During the Triassic period (252-201 million years ago) mammal-like reptiles called therapsids co-existed with ancestors to dinosaurs, crocodiles, mammals, pterosaurs, turtles, frogs, and lizards. One group of therapsids are the dicynodonts. Researchers at Uppsala University in Sweden, together with colleagues in Poland, have discovered fossils from a new genus of gigantic dicynodont. The new species Lisowicia bojani is described in the journal Science.

The earth is about 4.5 billion years old and has gone through many geological periods and dramatic change. During the Triassic period, about 252-201 million years ago, all land on Earth came together and formed the massive continent called Pangea. During this time, the first dinosaurs came into being as well as ancestors to crocodiles, mammals, pterosaurs, turtles, frogs, and lizards. Recently, scientists have become interested in another type of animal, therapsids. Therapsids were “mammal-like” reptiles and are ancestors to the mammals, including humans, found today. One group of therapsids is called dicynodonts. All species of dicynodonts were herbivores (plant eaters) and their sizes ranged from small burrowers to large browsers. Most of them were also toothless. They survived the Permian mass extinction and became the dominant terrestrial herbivores in the Middle and Late Triassic. They were thought to have died out before the dinosaurs became the dominant form of tetrapod on land.

For the first time, researchers in the research programme Evolution and Development at Uppsala University in collaboration with researchers at the Polish Academy of Sciences (Warsaw), have discovered fossils from a new species of dicynodont in the Polish village of Lisowice. The species was named Lisowicia bojani after the village and a German comparative anatomist named Ludwig Heinrich Bojanus who worked in Vilnius and is known for making several important anatomical discoveries. The findings show that the Lisowicia was about the size of a modern-day elephant, about 4.5 metres long, 2.6 metres high and weighed approximately 9 tons, which is 40 percent larger than any previously identified dicynodont. Analysis of the limb bones showed that they had a fast growth, much like a mammal or a dinosaur. It lived during the Late Triassic, about 210-205 million years ago, about 10 million years later than previous findings of dicynodonts.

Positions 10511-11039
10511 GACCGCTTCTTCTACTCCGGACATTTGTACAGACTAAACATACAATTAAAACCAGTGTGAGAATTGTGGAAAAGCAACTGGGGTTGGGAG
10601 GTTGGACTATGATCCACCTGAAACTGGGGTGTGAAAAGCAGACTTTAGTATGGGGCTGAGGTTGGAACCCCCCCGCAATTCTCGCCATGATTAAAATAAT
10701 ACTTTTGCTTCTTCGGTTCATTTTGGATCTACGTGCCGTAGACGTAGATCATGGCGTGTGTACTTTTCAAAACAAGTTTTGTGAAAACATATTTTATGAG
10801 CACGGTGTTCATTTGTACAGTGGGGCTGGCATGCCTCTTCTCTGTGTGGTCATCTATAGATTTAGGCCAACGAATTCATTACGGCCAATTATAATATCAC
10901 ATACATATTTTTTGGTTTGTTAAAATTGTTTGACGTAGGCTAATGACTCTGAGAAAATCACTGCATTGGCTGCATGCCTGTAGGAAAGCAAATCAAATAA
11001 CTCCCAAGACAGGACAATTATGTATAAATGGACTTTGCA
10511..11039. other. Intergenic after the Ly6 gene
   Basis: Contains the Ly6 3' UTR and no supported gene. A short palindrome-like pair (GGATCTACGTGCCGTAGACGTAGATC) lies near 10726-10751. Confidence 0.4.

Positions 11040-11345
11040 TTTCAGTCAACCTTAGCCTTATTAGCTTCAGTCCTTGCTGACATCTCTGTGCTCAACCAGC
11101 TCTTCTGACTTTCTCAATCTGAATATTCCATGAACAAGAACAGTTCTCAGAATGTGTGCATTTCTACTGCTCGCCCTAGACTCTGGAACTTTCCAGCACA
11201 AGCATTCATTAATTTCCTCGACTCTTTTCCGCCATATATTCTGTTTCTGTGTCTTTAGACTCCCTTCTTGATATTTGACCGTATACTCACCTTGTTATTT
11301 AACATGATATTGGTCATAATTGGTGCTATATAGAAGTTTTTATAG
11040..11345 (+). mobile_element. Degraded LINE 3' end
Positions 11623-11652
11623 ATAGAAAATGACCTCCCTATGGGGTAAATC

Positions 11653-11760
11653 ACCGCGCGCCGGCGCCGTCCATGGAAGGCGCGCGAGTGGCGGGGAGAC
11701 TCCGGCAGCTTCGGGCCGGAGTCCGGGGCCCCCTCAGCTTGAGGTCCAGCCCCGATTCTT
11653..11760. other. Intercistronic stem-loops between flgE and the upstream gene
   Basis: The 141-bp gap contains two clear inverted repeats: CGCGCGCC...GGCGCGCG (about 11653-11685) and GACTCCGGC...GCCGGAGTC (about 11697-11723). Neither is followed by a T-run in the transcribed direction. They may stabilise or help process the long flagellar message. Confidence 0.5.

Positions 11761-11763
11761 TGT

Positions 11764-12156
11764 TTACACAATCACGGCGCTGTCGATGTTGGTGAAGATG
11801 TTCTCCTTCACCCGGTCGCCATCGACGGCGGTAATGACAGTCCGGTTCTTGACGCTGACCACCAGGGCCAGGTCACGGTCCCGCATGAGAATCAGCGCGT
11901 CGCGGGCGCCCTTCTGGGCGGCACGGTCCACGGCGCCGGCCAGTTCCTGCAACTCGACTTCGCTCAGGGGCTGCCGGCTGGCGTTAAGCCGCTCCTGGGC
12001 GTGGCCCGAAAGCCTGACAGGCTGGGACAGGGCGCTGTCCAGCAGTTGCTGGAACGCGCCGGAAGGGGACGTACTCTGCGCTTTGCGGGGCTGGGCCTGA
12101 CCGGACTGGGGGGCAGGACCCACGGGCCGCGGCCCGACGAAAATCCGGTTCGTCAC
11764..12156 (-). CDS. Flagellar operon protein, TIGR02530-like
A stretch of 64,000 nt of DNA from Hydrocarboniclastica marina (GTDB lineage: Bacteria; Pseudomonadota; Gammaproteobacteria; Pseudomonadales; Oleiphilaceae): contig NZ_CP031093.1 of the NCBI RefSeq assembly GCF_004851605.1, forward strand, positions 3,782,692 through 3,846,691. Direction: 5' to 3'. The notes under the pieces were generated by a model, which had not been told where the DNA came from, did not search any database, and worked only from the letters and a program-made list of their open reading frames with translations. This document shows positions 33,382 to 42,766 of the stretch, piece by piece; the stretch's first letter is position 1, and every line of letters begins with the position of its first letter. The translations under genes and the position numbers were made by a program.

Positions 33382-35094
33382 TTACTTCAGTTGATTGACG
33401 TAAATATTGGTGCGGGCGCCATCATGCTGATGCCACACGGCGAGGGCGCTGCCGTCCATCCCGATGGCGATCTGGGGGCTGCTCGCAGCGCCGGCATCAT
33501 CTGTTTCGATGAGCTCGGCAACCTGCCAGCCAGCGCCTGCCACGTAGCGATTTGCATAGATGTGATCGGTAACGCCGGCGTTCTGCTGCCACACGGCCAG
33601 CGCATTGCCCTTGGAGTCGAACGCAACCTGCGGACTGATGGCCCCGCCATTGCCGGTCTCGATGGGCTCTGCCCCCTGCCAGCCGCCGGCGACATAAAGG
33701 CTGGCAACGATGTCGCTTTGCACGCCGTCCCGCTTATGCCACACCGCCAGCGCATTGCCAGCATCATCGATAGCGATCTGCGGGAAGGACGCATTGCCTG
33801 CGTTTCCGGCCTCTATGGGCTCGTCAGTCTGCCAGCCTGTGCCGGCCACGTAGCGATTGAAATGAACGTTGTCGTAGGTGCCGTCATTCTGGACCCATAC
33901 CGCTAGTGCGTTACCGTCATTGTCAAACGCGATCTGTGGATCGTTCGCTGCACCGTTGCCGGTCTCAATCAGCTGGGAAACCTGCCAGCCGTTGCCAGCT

“The discovery of Lisowicia changes our ideas about the latest history of dicynodonts, mammal Triassic relatives. It also raises far more questions about what really make them and dinosaurs so large,” says Dr Tomasz Sulej, Polish Academy of Sciences.

“Dicynodonts were amazingly successful animals in the Middle and Late Triassic. Lisowicia is the youngest dicynodont and the largest non-dinosaurian terrestrial tetrapod from the Triassic. It’s natural to want to know how dicynodonts became so large. Lisowicia is hugely exciting because it blows holes in many of our classic ideas of Triassic ‘mammal-like reptiles’,” says Dr Grzegorz Niedzwiedzki, Uppsala University.

The first findings of fossils from Lisowice in Poland were made in 2005 by Robert Borz?cki and Piotr Menducki. Since then, more than 1,000 bones and bone fragments have been collected from the area, including fossils from Lisowicia. The area is thought to have been a river deposit during the Late Triassic period.

The discovery of Lisowicia provides the first evidence that mammal-like elephant sized dicynodonts were present at the same time as the more well-known long-necked sauropodomorph dinosaurs, contrary to previous belief. Sauropodomorphs include species like the Diplodocus or Brachiosaurus. It fills a gap in the fossil record of dicynodonts and it shows that some anatomical features of limbs thought to characterize large mammals or dinosaurs evolved also in the non-mammalian synapsid. Finally, these findings from Poland are the first substantial finds of dicynodonts from the Late Triassic in Europe.

“The discovery of such an important new species is a once in a lifetime discovery,” says Dr Tomasz Sulej.